Winnipeg Free Press - PRINT EDITION

Katz outlines plan for city’s future

Mayor presents annual state of city address

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WINNIPEG needs to be a better­-trained, better-planned and more co-ordinated city, a subdued Mayor Sam Katz told 1,150 businesspeople, politicians and public servants at his annual state of the city address.

In his fifth annual spiel at the Win­nipeg Convention Centre, Katz prom­ised to spend $3 million over the next three years on aboriginal training, broaden the powers of the city auditor, move forward on plans to replace the city’s obsolete planning framework and — as announced last year — cre­ate a new umbrella organization to handle all transit and transportation planning.

Katz promised to hire a chief per­formance officer, a new city staffer who would assist the city auditor and ensure city departments are account­able for the money they spend.

"Often, what you will see is, our audit department going in and mak­ing suggestions on how a department should have done this or should have done that. I want conformance," Katz told reporters after the $75-a-plate lunch.

On the planning front, Katz said the city will hold an invitation-only, multi­media seminar called A Sustainable Winnipeg that will be part of the on­going effort to replace Plan Winnipeg, the city’s all-but-obsolete long-term planning blueprint.

This morning, city councillors will learn more about a new land-use and infrastructure framework that’s sup­posed to govern Winnipeg’s next 25 years.

"It’s basically a plan for our future. We haven’t had one done since 1972, which really means that there’s never been one done for the city," the mayor said. In fact, Winnipeg updated the document in 1986, 1991, 1993 and 2001. The mayor also said concrete steps will be taken this year to de­velop a transportation authority to de­cide how to plan and spend money on roads and transportation.

"For too long, our city has built out its suburbs, with new housing develop­ments and commercial-retail proper­ties, then later struggled with the impacts this growth has on our trans­portation infrastructure," he said.

But the mayor also made an oblique reference to the IKEA-led develop­ment that’s wound up in the cross­hairs of urban-sprawl critics, refer­ring to the $400-million project as "a new major commercial development" that will soon be the subject of a pub­lic hearing.

Reaction to the mayor’s speech was mixed. Tax watchdog Colin Craig praised Katz for stating his goal is to freeze property taxes for the 12th straight year. City council finance chairman Justin Swandel, however, said another tax freeze will be dif­ficult to implement this year without more help from the provincial govern­ment.

Fort Rouge Coun. Jenny Gerbasi, a frequent Katz critic, said she was dis­appointed the mayor made no mention of downtown revitalization.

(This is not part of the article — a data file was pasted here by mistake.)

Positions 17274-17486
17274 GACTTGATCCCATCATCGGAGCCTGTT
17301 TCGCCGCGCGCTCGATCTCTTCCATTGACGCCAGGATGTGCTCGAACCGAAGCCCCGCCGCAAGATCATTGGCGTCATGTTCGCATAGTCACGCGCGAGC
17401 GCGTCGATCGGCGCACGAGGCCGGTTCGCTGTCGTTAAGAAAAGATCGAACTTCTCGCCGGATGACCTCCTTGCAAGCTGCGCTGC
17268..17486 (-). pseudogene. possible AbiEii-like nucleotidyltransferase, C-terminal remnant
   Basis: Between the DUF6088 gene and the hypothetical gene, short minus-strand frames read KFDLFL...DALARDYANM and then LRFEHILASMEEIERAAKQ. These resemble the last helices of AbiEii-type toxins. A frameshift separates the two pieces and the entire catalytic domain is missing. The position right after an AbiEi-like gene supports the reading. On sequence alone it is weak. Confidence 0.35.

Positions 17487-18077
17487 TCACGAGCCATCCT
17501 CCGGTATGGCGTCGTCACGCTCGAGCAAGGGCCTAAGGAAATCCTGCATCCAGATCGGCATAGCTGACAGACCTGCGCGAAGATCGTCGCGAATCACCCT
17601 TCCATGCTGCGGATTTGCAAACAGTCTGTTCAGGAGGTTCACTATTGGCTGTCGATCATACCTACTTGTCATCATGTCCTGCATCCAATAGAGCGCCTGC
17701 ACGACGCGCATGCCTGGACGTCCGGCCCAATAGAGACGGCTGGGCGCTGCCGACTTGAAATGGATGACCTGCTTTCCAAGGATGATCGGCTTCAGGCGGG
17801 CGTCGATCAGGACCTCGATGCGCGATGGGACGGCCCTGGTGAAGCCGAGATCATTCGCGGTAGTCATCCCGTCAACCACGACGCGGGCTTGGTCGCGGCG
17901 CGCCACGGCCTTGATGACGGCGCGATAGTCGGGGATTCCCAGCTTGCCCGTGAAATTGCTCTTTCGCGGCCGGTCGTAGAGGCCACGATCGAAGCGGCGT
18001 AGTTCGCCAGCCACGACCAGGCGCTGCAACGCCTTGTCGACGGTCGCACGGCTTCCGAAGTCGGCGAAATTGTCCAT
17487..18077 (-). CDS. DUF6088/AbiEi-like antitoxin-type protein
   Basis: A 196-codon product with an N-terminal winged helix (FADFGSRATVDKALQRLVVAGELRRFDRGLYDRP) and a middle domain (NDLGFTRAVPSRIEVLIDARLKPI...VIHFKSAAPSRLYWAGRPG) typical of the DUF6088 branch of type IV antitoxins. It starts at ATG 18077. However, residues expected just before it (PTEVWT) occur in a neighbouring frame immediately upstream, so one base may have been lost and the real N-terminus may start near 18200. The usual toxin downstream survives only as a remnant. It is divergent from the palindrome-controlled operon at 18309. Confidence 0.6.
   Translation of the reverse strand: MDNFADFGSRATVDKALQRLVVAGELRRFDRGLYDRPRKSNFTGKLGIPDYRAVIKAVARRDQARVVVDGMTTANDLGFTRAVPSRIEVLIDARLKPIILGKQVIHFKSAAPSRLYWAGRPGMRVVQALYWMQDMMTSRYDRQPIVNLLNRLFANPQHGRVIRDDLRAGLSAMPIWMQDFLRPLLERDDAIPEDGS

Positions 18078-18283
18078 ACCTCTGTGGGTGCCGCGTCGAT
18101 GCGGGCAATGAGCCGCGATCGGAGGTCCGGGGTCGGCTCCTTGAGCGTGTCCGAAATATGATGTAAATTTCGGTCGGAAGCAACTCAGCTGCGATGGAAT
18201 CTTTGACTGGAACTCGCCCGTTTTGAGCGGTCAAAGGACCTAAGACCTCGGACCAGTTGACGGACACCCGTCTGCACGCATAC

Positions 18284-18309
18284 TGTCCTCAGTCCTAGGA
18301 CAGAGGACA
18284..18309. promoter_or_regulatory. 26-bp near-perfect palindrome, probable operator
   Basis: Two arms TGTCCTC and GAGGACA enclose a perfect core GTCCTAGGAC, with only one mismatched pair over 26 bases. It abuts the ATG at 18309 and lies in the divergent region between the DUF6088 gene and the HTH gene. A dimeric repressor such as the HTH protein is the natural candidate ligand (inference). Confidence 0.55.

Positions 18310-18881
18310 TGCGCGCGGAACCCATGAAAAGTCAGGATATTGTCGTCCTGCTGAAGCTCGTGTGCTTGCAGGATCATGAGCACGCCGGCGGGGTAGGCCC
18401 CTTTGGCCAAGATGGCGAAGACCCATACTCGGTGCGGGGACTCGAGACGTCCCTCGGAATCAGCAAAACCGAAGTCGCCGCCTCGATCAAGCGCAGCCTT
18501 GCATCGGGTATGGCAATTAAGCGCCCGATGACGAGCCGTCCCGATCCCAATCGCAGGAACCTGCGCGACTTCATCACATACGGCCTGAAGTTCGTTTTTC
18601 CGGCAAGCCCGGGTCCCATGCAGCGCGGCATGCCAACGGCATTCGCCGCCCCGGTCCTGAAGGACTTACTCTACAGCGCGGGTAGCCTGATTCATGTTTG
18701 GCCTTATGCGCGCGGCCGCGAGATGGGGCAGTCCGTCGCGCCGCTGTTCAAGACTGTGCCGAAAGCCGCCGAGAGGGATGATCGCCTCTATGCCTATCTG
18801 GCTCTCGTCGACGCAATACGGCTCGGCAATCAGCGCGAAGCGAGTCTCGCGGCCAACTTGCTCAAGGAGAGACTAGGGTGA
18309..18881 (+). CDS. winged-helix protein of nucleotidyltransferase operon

Businesspeople in the audience gave Katz an easier time. Maxim Truck & Trailer president Doug Harvey said he was satisfied with the content of the speech, even though he wished Katz would have mentioned the proposed CentrePort development outside Rich­ardson International Airport. He also said the mayor could have been more upbeat.

"He’s the chief cheerleader for the city," Harvey explained.



Training, planning and transportation

Highlights from Mayor Sam Katz's fifth state of the city speech, delivered Thursday at the Winnipeg Convention Centre:

New promises

ABORIGINAL TRAINING: The city will spend $3 million over the next three years on an aboriginal youth strategy.

CITY AUDITOR: New powers are coming for the city auditor, along with a chief performance officer who will ensure city departments remain accountable.

Progress on previous announcements

LONG-TERM PLANNING: This spring, Winnipeg will launch a symposium called A Sustainable Winnipeg as part of the an effort to replace Plan Winnipeg, the city's almost obsolete long-term planning blueprint. The aim is to create a 25-year plan for land use, transportation and infrastructure.

TRANSPORTATION AUTHORITY: Last year, Katz said a new regional transportation authority would co-ordinate the transit and transportation needs of the city and its suburbs. That authority will begin to take shape this year, Katz said Thursday.

And is this a promise?

PROPERTY TAXES: Katz all but promised to freeze property taxes for a 12th straight year, but the wording left the mayor a little wiggle room. "My goal again will be to freeze property taxes," he said. City council finance chairman Justin Swandel said it will be tough to balance the operating budget that includes a tax freeze without more help from the province.

The bottom line

DOUR BUT SUBSTANTIVE: Thursday's speech amounted to a dour accounting of the challenges facing the city. Some audience members called it dull, as the mayor essentially read a long laundry list of plans and priorities. But the serious tone -- the speech was completely bereft of the jokes typifying earlier state of the city addresses -- seemed appropriate for the gloomy times.

Republished from the Winnipeg Free Press print edition January 30, 2009 B2

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